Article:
Moments ago, Sen. Jon Kyl (R-Ariz.) took to the chamber floor with a strange claim about the urgency surrounding legislation to extend unemployment insurance.
“The benefits haven’t run out yet,” Kyl said. “We’re going to pass this before the benefits run out.”
It’s tough to decipher exactly what he means. Roughly 400,000 folks exhausted their federal unemployment benefits in September, with another 200,000 projected to do the same by the end of October, according to a recent study by the National Employment Law Project, an advocacy group. By the end of the year, NELP estimates that 1.3 million Americans will have exhausted their benefits unless Congress steps in with an extension. Each day the Senate dallies, another 7,000 people go off the rolls.
The crisis is due most simply to a dearth of available jobs in a down economy. But there are also regional factors. State-based unemployment benefits normally run for 26 weeks, but the federal government has stepped in during the recession with several extensions pegged to the severity of a state’s jobless rate. That disparate federal intervention — combined with the vastly different management of state unemployment programs — has created a patchwork of different benefit systems across the country. And as ProPublica has pointed out, some states have managed the chaos much better than others.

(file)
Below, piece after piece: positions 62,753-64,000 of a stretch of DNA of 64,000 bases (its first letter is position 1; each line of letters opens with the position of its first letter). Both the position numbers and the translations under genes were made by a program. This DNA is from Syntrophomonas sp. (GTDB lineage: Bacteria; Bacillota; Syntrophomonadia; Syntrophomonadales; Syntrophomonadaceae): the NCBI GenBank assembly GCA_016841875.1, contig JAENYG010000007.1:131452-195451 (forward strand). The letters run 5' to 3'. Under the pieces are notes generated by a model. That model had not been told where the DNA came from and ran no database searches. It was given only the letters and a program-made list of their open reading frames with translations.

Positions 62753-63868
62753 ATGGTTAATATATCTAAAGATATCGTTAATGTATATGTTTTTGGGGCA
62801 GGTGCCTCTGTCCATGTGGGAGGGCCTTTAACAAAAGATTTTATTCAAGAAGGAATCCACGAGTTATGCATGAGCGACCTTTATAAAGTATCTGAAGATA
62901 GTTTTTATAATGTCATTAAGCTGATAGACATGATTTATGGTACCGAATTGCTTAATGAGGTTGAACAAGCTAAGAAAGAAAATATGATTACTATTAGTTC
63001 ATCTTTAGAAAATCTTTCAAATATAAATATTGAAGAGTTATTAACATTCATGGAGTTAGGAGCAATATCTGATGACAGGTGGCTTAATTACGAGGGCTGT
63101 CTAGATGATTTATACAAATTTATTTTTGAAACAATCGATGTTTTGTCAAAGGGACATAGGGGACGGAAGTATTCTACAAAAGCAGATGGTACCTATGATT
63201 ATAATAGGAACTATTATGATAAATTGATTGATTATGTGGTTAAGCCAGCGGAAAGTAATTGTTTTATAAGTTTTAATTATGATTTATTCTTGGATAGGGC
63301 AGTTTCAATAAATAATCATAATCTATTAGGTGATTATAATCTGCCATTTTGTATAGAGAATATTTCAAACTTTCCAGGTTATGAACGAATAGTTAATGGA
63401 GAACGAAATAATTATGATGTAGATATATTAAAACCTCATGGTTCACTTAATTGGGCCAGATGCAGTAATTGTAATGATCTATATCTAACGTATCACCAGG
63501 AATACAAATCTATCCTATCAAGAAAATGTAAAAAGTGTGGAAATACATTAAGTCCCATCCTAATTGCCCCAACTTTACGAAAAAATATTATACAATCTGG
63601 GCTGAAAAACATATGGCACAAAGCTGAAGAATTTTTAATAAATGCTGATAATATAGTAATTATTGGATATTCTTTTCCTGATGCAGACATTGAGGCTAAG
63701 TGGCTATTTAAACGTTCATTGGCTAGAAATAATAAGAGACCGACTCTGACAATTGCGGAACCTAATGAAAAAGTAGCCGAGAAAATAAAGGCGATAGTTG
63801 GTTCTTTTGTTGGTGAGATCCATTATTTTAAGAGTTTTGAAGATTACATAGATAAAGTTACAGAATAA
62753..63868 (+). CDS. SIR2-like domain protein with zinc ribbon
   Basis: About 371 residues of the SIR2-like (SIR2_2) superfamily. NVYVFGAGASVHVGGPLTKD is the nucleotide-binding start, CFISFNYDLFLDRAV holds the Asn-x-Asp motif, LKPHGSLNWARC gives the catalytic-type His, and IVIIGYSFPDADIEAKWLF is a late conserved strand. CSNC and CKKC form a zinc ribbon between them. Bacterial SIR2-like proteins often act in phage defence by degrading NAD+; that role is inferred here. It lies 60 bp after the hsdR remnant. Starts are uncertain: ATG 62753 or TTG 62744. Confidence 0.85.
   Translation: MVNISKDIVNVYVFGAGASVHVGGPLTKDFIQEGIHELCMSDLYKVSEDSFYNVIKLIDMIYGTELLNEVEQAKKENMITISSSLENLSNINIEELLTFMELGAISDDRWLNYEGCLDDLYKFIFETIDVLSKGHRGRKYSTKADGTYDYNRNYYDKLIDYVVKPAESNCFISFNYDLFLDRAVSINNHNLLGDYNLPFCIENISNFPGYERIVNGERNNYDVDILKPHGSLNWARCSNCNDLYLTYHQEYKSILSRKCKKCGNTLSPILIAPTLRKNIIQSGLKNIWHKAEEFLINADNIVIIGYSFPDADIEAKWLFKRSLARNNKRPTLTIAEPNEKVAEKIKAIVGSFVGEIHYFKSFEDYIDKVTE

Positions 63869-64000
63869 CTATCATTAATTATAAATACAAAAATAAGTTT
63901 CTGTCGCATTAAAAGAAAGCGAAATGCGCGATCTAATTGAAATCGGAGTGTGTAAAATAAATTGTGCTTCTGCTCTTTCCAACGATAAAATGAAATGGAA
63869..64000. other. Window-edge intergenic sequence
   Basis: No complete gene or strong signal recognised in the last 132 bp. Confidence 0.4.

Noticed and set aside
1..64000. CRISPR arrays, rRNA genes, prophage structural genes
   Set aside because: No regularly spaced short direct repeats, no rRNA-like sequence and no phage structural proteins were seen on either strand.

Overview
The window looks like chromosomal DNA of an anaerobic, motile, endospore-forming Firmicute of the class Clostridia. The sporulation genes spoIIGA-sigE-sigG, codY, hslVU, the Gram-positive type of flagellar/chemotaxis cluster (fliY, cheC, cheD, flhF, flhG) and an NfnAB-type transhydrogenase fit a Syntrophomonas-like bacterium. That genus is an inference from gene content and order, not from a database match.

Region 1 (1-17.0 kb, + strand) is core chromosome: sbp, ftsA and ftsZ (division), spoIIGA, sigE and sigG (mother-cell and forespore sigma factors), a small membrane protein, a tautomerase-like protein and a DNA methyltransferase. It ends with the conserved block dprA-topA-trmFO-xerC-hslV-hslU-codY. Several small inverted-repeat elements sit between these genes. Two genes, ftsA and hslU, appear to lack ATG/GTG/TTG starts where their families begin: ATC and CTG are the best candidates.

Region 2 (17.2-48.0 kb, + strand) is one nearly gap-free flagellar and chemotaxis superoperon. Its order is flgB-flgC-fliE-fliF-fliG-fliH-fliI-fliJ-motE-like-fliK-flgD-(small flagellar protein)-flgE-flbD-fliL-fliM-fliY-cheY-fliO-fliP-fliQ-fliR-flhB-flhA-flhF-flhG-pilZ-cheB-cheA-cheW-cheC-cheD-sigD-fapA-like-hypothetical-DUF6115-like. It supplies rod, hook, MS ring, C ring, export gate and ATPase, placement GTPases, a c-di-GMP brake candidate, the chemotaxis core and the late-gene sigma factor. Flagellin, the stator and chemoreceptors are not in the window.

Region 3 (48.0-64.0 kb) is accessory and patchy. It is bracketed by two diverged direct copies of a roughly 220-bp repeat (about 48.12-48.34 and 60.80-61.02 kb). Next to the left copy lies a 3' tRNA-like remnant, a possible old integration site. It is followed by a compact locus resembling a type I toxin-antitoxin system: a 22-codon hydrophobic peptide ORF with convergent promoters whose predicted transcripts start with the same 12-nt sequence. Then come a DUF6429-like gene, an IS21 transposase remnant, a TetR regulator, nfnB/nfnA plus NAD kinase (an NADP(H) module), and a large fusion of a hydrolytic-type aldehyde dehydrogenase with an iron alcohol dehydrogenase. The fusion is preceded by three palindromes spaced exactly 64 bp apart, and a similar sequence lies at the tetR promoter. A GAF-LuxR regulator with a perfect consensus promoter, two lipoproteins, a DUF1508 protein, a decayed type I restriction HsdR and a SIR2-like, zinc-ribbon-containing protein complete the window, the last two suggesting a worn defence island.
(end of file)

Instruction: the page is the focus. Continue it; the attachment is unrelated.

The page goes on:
“We could have been done with this bill 24 hours ago,” Kyl said. “We didn’t ask for the delay.”
But Republicans also don’t seem to be in much of a hurry. Sen. Lamar Alexander (R-Tenn.) said the slow pace of the Senate is a blessing of design, shielding the country from de Tocqueville’s feared “tyranny of the majority.”
“Unlimited debate. Unlimited amendment,” Alexander said. “There’s no need for the United States Senate if we don’t have that. … This is the body that protects the minority view.”
Earlier in the day, Sen. Sherrod Brown (D-Ohio) offered his own theory about why some lawmakers seem content to crawl toward passage of the unemployment benefits extension: they’ve simply been sheltered from the crisis.
“Not very many of our colleagues really know any unemployed workers,” Brown said. “We don’t spend our time with people who are really suffering.”